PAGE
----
The FCC pulled off this huge change by hiding the deregulation inside of their move to undo net neutrality. The FCC didn’t just reverse the net neutrality rules put into place by the previous FCC, they killed Title II regulation – which is the authority given to the FCC by Congress to regulate ISPs as common carriers. The FCC gave up Title II authority and gave the tiny remaining vestiges of broadband regulation to the Federal Trade Commission – even though the FTC is not a regulatory agency. The FTC doesn’t create or enforce new rules – they are more like corporate police that fine corporations when they’ve abused their customers too egregiously.

What does it mean to give up Title II authority? The FCC can no longer judge, or even track broadband prices. ISPs are free to raise rates to any level they want and make any profits they want. There hasn’t been an FCC since the dawn of the broadband industry that has invoked price regulation – but the fact that they could always acted as a brake on bad ISP behavior.

The FCC can no longer intervene in disputes between ISPs or with their biggest customers. Under Title II regulation, the FCC could decide if an ISP was fairly dealing with Netflix or some other large user of broadband. When Title II regulation was killed, the FCC stopped acting as the arbiter in industry disputes – ISPs are free to act in any way they want.

The FCC can’t even intervene when ISPs abuse customers. I recently wrote about the FCC complaint process. Before the end of Title II regulation, ISPs would try to resolve issues raised during the complaint process. The FCC had the authority to make ISPs treat customers fairly if they decided to exercise it – and it was the threat of the FCC creating new rules that made ISPs willing to curb some of their worst behavior. But now the FCC is nothing more than a gatekeeper – they lamely pass on consumer complaints to ISPs, which the ISPs largely toss into the wastebasket since the FCC no longer has any regulatory teeth.

It’s not completely fair to say that ISPs are 100% deregulated because there are a few areas of regulation that were not created under Title II authority that are still in place. For example, the Patriot Act created the requirement that ISPs have to allow federal law enforcement to be able to ‘wiretap’ broadband connections in the same way they used to wiretap telephone connections. The FCC can’t shed that responsibility and so they still enforce the CALEA rules that require ISPs to respond to subpoenas.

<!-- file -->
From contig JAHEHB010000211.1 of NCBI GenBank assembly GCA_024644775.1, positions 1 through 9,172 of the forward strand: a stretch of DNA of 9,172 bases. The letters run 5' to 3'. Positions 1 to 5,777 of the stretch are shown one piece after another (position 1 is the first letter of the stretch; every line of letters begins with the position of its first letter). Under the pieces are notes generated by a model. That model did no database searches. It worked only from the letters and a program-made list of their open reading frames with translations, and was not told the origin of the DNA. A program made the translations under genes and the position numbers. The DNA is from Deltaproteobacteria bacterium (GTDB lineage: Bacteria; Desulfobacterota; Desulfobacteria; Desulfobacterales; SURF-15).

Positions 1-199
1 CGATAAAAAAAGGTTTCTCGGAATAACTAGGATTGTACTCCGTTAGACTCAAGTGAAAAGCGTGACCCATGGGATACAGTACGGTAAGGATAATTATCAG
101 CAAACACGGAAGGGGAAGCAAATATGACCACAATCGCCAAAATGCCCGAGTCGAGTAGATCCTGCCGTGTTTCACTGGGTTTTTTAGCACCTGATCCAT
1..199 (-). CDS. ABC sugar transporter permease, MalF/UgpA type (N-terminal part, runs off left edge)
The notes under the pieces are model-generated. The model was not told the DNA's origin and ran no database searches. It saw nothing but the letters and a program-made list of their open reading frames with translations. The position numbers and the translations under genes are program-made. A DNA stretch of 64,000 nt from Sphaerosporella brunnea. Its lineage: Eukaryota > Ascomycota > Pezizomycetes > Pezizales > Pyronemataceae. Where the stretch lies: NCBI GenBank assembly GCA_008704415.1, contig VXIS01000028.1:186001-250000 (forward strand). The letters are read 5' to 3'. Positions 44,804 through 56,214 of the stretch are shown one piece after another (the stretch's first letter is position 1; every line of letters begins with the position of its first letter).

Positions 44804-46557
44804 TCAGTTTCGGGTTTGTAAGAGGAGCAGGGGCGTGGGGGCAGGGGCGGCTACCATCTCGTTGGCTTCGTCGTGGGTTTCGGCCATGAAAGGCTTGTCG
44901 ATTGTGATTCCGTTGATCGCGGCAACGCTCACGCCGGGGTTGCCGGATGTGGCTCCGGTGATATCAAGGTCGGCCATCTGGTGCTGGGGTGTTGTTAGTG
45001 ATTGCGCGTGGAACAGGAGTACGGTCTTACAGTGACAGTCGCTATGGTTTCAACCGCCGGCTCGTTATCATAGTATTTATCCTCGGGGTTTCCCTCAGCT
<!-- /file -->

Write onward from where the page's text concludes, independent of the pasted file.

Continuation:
There are also various types of privacy and billing rules that were the result of other acts by Congress, and the FCC still oversees these remaining vestiges of regulation. As an example, the whole recent controversy over removing Section 230 protections for online companies like Twitter also applies to ISPs and is enforced by the FCC.

But the core basis for FCC regulation of ISPs was due to the fact that ISPs are common carriers, similar to telephone companies or cellular carriers. ISPs provide a two-way communications path with customers, and it is that basic function that justified regulating them under Title II regulations.

The FCC undertook one of the most bizarre steps in regulatory history when their voluntarily neutered themselves as broadband regulators. They no longer have the authority to force the big telcos to provide better rural broadband. They no longer have the authority to stop an ISP from raising rates to the point of unaffordability. They no longer even have the power to stop an ISP from billing customers for non-existent products. This is all easy to remember if you replace the term light-touch regulation with unregulated.

Regulation - What is it Good For?

The Government Needs to Address the Homework Gap

I’ve been at a bit of a loss over the last few days on what to write about, because suddenly newspapers, blogs, and social media are full of stories of how impossible it is for some students to work at home during the Covid-19 shutdowns. I’ve been writing this topic for years and there doesn’t seem to be a lot I can add right now – because the endless testimonials from students and families struggling with the issue speak louder than anything I can say.

There have been some tiny reactions of the federal government to help solve the issue. For example, the FCC removed the E-Rate exemption that said that government-powered broadband couldn’t be used for the general public. This allowed schools and libraries to aim their broadband outside for the general public and for students trying to keep up with homework. This was always a stupid restriction and I hope whatever DC bureaucrat originally dreamed this up is forced to use satellite broadband for the next year.

I’ve also seen notices from small ISPs that are distributing WiFi hotspots to students that need them. That is a great idea and I totally support. What I haven’t seen is anybody talking about who is going to pay the cellular data bills on those hotspots when they come due. Verizon has halped a little by temporarily adding 15 GB of usage to its data plans, but it doesn’t take long to rack up a big cellular data bill working on a hotspot.

These fixes are temporary bandaids. I’m sure any students benefiting by these recent changes are grateful. But it’s still second-class broadband that makes families park in cars while kids do homework. And as much as cellular hotspots are a great solution that brings broadband to the home – it’s also a curse if this brings monthly broadband bills of hundreds of dollars per month just to do homework.